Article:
Alan Wake 2 looks more like a Resident Evil game and that's just fine

Alan Wake 2 is being touted as Remedy's first survival horror game and the long-awaited sequel looks to fit that genre like a glove.

Epic Games

Back in 2010, Remedy Entertainment first released Alan Wake. It was the story of a writer out to solve the mystery of his wife's disappearance and the strange occurrences at Bright Falls. More than that, it followed Alan as he found himself dragged into events from one of his books that he doesn't remember writing. The game was classified as an action-adventure game with a story that made it part-thriller, part-mystery, and part-horror. The sequel, simply titled Alan Wake 2, is finally on its way and Remedy has opted to take it in a different direction.

As noted at this year's Summer Game Fest and by Creative Director Sam Lake, the original Alan Wake carried a vibe similar to shows like Twin Peaks and a horror atmosphere similar to Stephen King's library of books. Alan Wake 2, however, will look to be something slightly different. Remedy is calling this the studio's first true survival horror game. Shacknews walked into a hands-off theater demo wondering if the series had suddenly turned into Resident Evil. By the end, we were convinced that this new game had gone in a more RE-like direction, but given the higher quality of recent Resident Evil titles, that could be a good thing.

Cauldron Lake in Alan Wake 2

Source: Epic Games

The demo followed the story of series newcomer Saga Anderson. An FBI agent with an impeccable record, Saga comes to Bright Falls with her partner, Alex Casey, as they investigate the murder of their former colleague Robert Nightingale. Saga's portion of the story plays out like something similar to The X-Files, where the unexplainable is afoot. Saga and Alex find clues that point to Nightingale somehow coming back to life. Players will find manuscript pages, which will be accompanied by voiceovers from Alan Wake, who can faintly be seen writing out these pages at his typewriter.

As Saga finds clues, it opens up one of the game's new mechanics: the Mind Place. This is where players can explore the inner portions of Saga's mind, where she has placed a case board with all of the various leads she has discovered. This is where players can connect different pieces of evidence, deduce solutions based on what they've found, and determine where to go next. Depending on what players have pieced together, they can unlock new mission objectives.

Saga Anderson's Mind Place in Alan Wake 2

Source: Epic Games

Where Alan Wake 2 starts to veer more into Resident Evil territory is with its new survival horror elements. As Saga gets closer to her objectives, she'll hear haunting voiceovers and see flashing images of Nightingale. This will act as a precursor to attacks from enemies called the Taken, which are members of a group known as the Cult of the Tree that have been consumed by the Darkness. As was the case in the original Alan Wake, enemies are weakened by the light, and shining Saga's flashlight upon these foes will weaken them. However, like many survival horror games, Saga will have limited ammunition and must make the most of her shots. If players survive these encounters, they can find a Thermos in different parts of the world, which will act as save points.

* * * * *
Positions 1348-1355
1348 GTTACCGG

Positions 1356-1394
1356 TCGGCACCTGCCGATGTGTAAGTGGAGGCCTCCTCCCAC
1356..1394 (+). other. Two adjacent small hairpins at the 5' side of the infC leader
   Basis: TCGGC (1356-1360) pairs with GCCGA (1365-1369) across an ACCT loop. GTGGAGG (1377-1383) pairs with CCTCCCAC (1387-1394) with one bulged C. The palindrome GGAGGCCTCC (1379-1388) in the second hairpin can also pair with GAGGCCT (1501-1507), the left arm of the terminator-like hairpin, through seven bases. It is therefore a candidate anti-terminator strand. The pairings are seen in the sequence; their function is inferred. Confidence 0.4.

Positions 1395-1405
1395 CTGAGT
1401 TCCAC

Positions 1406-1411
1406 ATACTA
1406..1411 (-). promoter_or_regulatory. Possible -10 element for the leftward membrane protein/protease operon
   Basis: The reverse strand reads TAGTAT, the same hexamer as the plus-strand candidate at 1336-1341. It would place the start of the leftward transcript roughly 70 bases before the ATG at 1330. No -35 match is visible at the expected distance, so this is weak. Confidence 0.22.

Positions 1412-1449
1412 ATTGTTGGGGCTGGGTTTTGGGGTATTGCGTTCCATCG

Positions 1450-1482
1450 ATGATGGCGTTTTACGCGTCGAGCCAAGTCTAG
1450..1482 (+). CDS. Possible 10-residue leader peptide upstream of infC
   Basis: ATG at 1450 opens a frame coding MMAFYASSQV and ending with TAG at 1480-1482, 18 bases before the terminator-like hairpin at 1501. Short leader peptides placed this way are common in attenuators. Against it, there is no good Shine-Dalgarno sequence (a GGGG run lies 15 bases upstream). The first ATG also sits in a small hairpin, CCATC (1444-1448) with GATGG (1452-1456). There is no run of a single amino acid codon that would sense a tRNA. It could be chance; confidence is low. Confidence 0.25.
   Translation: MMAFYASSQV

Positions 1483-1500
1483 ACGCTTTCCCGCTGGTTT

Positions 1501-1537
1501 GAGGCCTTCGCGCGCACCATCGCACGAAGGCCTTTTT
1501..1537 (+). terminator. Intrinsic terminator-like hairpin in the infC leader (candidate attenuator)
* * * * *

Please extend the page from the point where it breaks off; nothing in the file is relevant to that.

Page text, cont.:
Alan Wake 2's gameplay looks noticeably different from its predecessor, but the pieces all look to come together so well that it might turn out to be for the best. If Alan Wake 2 is a Resident Evil homage, it's shaping up to be a good one. It helps that the story becomes increasingly compelling. The demo ended with Saga discovering Alan and expressing shock at finding him since Alan had been missing for ten years.

There's much more to Alan Wake 2 that we were not able to check out. It should be noted that Saga and Alan each have playable campaigns. Saga's story will see her trying to solve the mystery of what's happening in Bright Falls while Alan is frantically rewriting his reality in order to escape the depths of the Dark Place. Regardless of which story is prioritized, players can switch back and forth as they please until both narratives come together to create a whole story.

While Alan Wake 2 appears to play differently from its predecessor, it still looks like it's in line to be one of Remedy's best efforts ever. We're eager to watch Alan and Saga's stories unfold when Alan Wake 2 releases on PC (exclusively via the Epic Games Store), PlayStation 5, and Xbox Series X|S on October 17.

This preview is based on a hands-off demo from Summer Game Fest and may not be representative of the final product. The demo was played live off of a PlayStation 5 build by representatives from Remedy Entertainment. Drinks and snacks were provided by Summer Game Fest.

Senior Editor

Ozzie has been playing video games since picking up his first NES controller at age 5. He has been into games ever since, only briefly stepping away during his college years. But he was pulled back in after spending years in QA circles for both THQ and Activision, mostly spending time helping to push forward the Guitar Hero series at its peak. Ozzie has become a big fan of platformers, puzzle games, shooters, and RPGs, just to name a few genres, but he’s also a huge sucker for anything with a good, compelling narrative behind it. Because what are video games if you can't enjoy a good story with a fresh Cherry Coke?

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